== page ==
Finding the Right Wedding Photographer for You, Part 1

A photographer can be an amazing photographer, but that doesn’t mean they’re the right choice for you and your wedding.

When Robert and I started a search for our wedding photographer online, we looked at photographers’ portfolios, blogs and Facebook pages and assessed their strength in capturing the wedding elements that were most important to us. I cover those below — this should give you a starting point to determine what’s important to you — and find examples of the different types of photos in the photo gallery above. (You can find even more photo examples on our Awesome Wedding Photos Pinterest board.)


I’ve always favored candid shots instead of posed shots. Both of us wanted someone who could capture those little moments when we weren’t smiling directly at the camera. It’s a special sort of skill.

Detail Shots

I was surprised to realize that some photographers who took amazing people shots weren’t so great at detail shots — and vice versa. So I made a point to see whether photos of the decor were appealing. Were they blown out, too close, too far away? Did the photographer appear to stand directly over a tabletop for table decor shots, take a photo and that’s about it? The latter indicates a lack of care to me — after all, tabletop decor is never designed to be viewed directly from above. Did the photographer capture a variety of details shots — not only the centerpieces, but the programs, the escort cards, the food, the drinks?

Low Lighting Photography

If you’re having your wedding in the evening, you definitely need to look at a photographer’s low light photos. Low light photography is far more challenging than daytime photography. If a photographer has a bunch of gorgeous daytime photos in his or her portfolio and you’re having an indoor evening wedding, don’t assume the photographs will be of the same quality — ask to see nighttime examples if they aren’t readily available.

The three types of photos above were our focus, but we also considered the following to a lesser degree.

Posed shots

Are the posed shots innovative or do they feel like the same old same old? And a biggie: Do subjects look comfortable or stiff while posing? Part of a photographer’s job is to ease any anxiety you feel about having your photo taken.

Shots other than the couple and the decor

One image that struck me while considering wedding photos was, strangely enough, a photo of a horse. There were no people in it and you couldn’t tell this horse was at a wedding — it was just a great photo. When I see a photographer taking photos at a wedding beyond the typical shots, that indicates that they are always thinking. They will see a great shot even if it’s not the one they’re looking for.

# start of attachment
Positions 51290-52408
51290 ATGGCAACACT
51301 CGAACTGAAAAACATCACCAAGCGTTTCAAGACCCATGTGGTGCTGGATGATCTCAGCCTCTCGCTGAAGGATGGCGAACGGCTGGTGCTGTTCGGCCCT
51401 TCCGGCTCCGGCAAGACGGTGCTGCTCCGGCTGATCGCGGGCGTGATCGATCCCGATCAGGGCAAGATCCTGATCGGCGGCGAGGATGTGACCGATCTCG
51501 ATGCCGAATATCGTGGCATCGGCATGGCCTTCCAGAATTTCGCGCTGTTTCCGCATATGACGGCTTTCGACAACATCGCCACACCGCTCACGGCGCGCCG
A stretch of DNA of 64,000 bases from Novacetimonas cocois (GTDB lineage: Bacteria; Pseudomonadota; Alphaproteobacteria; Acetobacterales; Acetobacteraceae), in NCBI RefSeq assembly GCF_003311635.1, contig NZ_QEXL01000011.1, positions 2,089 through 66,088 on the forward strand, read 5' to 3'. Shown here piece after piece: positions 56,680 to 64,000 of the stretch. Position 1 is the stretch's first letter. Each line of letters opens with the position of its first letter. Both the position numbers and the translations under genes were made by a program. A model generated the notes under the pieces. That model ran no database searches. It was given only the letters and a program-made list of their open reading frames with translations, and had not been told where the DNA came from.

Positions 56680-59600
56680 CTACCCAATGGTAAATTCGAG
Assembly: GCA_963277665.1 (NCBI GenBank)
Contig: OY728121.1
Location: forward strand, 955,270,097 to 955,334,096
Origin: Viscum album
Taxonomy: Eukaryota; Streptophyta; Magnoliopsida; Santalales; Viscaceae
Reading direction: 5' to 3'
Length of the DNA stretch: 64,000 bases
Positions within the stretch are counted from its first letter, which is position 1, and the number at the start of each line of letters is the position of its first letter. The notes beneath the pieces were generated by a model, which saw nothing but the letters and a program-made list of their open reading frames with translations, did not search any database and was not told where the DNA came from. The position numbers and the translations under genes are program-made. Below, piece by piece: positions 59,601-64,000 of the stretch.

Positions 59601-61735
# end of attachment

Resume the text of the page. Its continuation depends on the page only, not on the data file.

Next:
This type of a photographer may not be for you. You may want a photographer who’s very focused on your wedding — that’s fair after all, they were hired to shoot it.  But I prefer the idea of someone who will see everything around it, too.

You may also want to see if he or she gravitates toward taking guest shots, if that’s important to you. I’ve had more than one friend say that they loved their photographer — they just wish they had gotten more photos of the guests.

Style of photography

Different photographers have different specialties. If you want a photographer whose good at candid shots, consider a photographer who refers to himself/herself as a photojournalist. Or perhaps you prefer the style of photography that lets in a lot of light and gives a gauzy look to photos. Or do you prefer dramatic photography, saturated images, filters? It’s all about personal preference — you just need to pinpoint yours.

When I assessed photographers according to these criteria, it narrowed down the very large pool I was considering to four. That’s when I started reaching out to photographers and interviewing, which I will cover in the next installment of this series.

If you have suggestions on what to look for in your online photographer search, please share them! And check out below the original posts that some of the photos come from.

Photos by/courtesy Jason Messick (1), Jen Huang (2), Simply Bloom (3), Frank Amodo (4), Bold American Catering (5, details on this tablescape here), Devin Whetstone (6, helpful DJ tips here), Ashlee Rene Photography (7, the bride from this photo discusses her photographer selection here), Emin Kuliyev Photography (8), 5 Rings Photo (9), Rebecca Wilkowski (10, check out the real wedding this photo comes from here), Kristel Wyman (11), Renai Photography  (12), David Bracho (13), Maile Lani (14, check out all of Maile’s shots with different cameras in this New Orleans wedding), Heidi Lappe (15, check out this playful New York wedding)

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